Most people would agree that the government generally works most of the time. Most people, however, aren't aware of instances like these, in which the government failed us so hard that it damn near killed us. (click for full)
  1. Dangerous Chemicals Are Poorly Stored In Highly Populated Areas
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    The EPA, which is in charge of the most dangerous materials in the country, reports that there are 12,000 chemical storage sites that could pose a danger to people living nearby. A 2012 congressional report found that a significant number of these sites are in the middle of populous areas. For nearly 2,500 of these facilities, an incident could endanger 10,000 to one million people. And a Greenpeace study found 89 sites that could pose a risk to even more than that.
  2. Religious Daycares Have Zero Accountability
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    There's the Praise Fellowship Assembly of God Church, where religious exemptions allowed them to skirt state staff and training minimums. That led to a staff of five watching 50-60 kids, and therefore not noticing when a toddler fell into the daycare's baptismal pool and drowned. That incident caused them to lose their certification. Not their certification to run a daycare like a puppy mill, of course.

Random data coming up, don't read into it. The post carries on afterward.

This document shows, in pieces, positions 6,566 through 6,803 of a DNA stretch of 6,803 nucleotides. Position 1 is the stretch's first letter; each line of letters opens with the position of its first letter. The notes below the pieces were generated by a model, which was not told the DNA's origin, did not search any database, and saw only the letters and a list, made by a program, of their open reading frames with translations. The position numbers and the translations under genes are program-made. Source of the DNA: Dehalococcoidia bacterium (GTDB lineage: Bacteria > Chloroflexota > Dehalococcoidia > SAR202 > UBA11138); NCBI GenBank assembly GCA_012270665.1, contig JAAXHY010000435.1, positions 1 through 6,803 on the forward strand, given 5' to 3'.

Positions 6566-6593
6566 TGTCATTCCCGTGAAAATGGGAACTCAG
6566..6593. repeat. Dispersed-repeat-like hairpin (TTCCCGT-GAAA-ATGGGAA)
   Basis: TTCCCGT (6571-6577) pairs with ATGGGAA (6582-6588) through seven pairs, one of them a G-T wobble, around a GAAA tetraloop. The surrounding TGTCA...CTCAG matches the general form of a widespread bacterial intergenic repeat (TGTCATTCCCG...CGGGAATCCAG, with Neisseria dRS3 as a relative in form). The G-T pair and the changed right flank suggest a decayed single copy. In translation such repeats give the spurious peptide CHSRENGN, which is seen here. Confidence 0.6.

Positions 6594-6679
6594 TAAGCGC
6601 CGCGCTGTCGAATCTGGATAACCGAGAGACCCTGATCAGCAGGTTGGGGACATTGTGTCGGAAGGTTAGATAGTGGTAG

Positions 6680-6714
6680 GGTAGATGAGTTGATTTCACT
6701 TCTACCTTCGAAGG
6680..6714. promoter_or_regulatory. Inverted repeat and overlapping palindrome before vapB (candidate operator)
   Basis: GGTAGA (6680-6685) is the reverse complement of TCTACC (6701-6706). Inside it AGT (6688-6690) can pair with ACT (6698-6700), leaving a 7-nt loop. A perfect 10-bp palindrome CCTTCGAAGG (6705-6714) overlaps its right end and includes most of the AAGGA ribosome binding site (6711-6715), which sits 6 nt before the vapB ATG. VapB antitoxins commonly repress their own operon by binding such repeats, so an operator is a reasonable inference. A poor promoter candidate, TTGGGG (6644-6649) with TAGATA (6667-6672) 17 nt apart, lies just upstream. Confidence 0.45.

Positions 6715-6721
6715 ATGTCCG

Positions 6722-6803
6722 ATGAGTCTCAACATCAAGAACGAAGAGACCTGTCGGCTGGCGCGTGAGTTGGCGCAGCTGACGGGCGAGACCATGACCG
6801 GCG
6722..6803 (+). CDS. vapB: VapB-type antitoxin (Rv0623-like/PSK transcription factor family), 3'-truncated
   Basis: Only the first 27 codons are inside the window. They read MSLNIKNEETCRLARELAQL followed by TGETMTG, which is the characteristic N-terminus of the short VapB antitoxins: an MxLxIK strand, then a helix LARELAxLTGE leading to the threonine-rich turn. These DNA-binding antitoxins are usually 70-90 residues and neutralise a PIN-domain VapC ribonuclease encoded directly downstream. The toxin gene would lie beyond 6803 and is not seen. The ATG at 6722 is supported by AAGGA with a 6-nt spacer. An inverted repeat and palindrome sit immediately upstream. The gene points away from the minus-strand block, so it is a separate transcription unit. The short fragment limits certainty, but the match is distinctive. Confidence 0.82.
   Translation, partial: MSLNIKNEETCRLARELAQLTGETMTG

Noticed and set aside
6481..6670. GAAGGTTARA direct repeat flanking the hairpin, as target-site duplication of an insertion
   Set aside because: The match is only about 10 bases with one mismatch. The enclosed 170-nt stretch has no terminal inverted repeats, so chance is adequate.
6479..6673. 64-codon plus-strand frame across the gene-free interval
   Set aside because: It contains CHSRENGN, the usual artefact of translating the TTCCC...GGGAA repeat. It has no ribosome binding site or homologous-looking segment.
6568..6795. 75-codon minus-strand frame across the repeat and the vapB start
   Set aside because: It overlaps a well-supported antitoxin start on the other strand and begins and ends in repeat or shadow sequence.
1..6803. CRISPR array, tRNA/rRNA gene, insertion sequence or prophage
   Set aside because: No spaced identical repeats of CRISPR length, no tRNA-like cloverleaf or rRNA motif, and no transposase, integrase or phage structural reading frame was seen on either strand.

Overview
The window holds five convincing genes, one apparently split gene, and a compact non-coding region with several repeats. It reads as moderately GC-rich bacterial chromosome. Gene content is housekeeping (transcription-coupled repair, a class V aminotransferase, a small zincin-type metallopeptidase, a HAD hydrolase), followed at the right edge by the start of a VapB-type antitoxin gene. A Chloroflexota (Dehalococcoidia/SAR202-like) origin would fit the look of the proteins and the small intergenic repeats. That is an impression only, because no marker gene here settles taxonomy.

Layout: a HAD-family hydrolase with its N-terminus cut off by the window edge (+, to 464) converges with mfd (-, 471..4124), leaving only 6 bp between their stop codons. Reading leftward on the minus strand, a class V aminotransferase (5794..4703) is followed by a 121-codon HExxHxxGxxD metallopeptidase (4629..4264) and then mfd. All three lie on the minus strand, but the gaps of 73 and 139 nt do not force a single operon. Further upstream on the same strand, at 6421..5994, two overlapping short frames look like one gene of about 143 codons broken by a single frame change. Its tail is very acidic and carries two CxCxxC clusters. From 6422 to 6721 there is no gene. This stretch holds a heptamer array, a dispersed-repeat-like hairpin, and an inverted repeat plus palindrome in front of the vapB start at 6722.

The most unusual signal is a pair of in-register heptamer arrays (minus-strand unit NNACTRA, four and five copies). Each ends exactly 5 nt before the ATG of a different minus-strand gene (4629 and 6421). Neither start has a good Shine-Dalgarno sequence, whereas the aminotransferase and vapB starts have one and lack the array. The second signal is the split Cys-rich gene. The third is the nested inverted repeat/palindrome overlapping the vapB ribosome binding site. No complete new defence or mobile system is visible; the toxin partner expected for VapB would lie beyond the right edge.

3. Teacher Screening Systems Are Dangerously Inadequate
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    MELS's major problem is that it can't force school administrators to register disciplined teachers. This means that their database of Mr. Badtouches relies on government administrators going above and beyond the call of duty. Have you met government administrators?
  4. Lead Is Everywhere; You Just Don't Hear About It
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    Safe drinking water is one of the very few things that we as a civilization have figured out, and yet here we are -- modern day, Western world -- still struggling with it. It's not limited to Flint, either. One investigation found that at least 2,000 water systems across the U.S. have elevated levels of lead in their tap water samples, which is terrifying -- but also may help explain the success of the Fast & Furious franchise.
  5. A Legislative Loophole Makes Native American Women Rape Targets
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    This is all because of the 1978 Supreme Court case Oliphant v. Suquamish Indian Tribe, which decided that Native American tribal courts do not have jurisdiction over non-natives without specific authorization by Congress. That means that if a non-native commits a crime against a Native American on tribal land, the crime falls under federal jurisdiction, so all arrests in the case can only be made by the FBI.